And, most notably, all religions consciously lean on “magic” for their understanding of the universe. When they observe the problems of probabilities, the impossibility of infinite logical regress for the existence of all things, or issues of the “soul”, they explicitly call on the supernatural and divine to fill the gap. Sometimes the gaps shrink or disappear as further knowledge is acquired (as the Church had to abandon the concept that God is the source of the geocentric constant when the heliocentric theory replaced it), but they actively embrace the certainty that their patterns of thought have such holes, and strive to define their “magic” as consistently as possible. I find that an important, oft-overlooked value to the religious worldviews.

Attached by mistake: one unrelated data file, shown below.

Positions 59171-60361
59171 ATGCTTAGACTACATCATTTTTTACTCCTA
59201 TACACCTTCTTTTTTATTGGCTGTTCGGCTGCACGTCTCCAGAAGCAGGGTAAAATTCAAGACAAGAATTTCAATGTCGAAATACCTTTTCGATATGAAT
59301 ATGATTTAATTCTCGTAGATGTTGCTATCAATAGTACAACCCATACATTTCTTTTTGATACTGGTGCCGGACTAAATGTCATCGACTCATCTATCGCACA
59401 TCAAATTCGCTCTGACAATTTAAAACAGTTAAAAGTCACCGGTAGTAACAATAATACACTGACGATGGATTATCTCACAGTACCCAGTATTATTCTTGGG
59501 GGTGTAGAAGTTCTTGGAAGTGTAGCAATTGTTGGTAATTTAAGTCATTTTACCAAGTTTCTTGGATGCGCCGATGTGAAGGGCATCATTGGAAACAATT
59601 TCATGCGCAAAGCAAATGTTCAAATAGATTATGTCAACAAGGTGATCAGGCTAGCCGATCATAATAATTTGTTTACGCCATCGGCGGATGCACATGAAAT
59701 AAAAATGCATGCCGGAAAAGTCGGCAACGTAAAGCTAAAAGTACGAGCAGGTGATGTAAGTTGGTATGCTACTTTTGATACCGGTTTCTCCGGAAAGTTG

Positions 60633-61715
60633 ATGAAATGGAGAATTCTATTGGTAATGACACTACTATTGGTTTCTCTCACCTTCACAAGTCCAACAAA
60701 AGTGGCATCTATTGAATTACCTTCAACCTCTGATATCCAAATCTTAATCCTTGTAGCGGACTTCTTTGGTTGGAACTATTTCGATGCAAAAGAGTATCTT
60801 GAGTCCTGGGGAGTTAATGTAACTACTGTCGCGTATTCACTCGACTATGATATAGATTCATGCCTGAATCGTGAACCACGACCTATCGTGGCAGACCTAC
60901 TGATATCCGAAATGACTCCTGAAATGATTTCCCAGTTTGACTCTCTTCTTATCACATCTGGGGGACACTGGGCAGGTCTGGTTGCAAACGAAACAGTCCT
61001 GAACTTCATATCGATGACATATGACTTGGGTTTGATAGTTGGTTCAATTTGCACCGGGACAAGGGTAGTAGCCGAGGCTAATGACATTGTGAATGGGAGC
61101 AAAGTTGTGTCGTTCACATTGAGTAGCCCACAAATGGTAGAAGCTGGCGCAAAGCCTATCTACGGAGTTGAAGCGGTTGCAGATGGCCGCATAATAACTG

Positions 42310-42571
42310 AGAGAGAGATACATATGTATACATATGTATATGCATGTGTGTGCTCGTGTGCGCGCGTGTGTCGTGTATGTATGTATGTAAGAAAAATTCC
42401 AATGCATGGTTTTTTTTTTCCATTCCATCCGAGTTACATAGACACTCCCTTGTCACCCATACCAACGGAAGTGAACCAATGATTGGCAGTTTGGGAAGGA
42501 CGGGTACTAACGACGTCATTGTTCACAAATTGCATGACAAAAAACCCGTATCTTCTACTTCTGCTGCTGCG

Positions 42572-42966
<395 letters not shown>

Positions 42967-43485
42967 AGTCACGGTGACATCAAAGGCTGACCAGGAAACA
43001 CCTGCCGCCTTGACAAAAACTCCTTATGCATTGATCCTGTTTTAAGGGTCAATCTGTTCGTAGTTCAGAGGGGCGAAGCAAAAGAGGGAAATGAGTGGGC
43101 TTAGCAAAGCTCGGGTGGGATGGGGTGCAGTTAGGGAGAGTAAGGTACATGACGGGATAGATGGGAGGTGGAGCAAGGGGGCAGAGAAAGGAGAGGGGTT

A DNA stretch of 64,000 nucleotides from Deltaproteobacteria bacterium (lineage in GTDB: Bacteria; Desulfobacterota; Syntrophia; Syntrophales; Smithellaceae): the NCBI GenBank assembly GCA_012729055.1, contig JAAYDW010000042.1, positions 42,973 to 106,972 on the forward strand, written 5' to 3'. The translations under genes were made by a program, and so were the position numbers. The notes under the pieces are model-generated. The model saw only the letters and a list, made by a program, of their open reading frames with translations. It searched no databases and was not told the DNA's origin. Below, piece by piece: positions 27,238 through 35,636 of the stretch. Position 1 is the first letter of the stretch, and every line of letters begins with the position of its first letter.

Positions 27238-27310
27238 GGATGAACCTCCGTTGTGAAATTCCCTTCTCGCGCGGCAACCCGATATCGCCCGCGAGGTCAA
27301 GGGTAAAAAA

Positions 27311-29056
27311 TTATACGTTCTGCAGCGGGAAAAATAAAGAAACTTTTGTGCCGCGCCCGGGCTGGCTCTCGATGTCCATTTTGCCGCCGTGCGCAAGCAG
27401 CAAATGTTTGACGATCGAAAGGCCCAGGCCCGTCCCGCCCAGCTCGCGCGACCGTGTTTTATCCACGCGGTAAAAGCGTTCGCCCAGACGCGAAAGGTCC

As to why we rely on magic, whatever we choose to call it, it’s very simple. The brain is a limited thing which is designed to produce patterns out of observations. We naturally seek out the “why” of things more than the “what,” and in the process we run into issues we do not know how to resolve. When these issues come up, we are faced with the question of discarding the whole pattern until it can be fully constructed, or embracing the pattern with the holes intact. Ultimately, we tend to retain patterns we have decided are “good enough” (based on patterns we already have stored), and discard patterns we deem insufficient (based on those same stored patterns). From different perspectives, it can be seen as both the source of confirmation bias and its effect.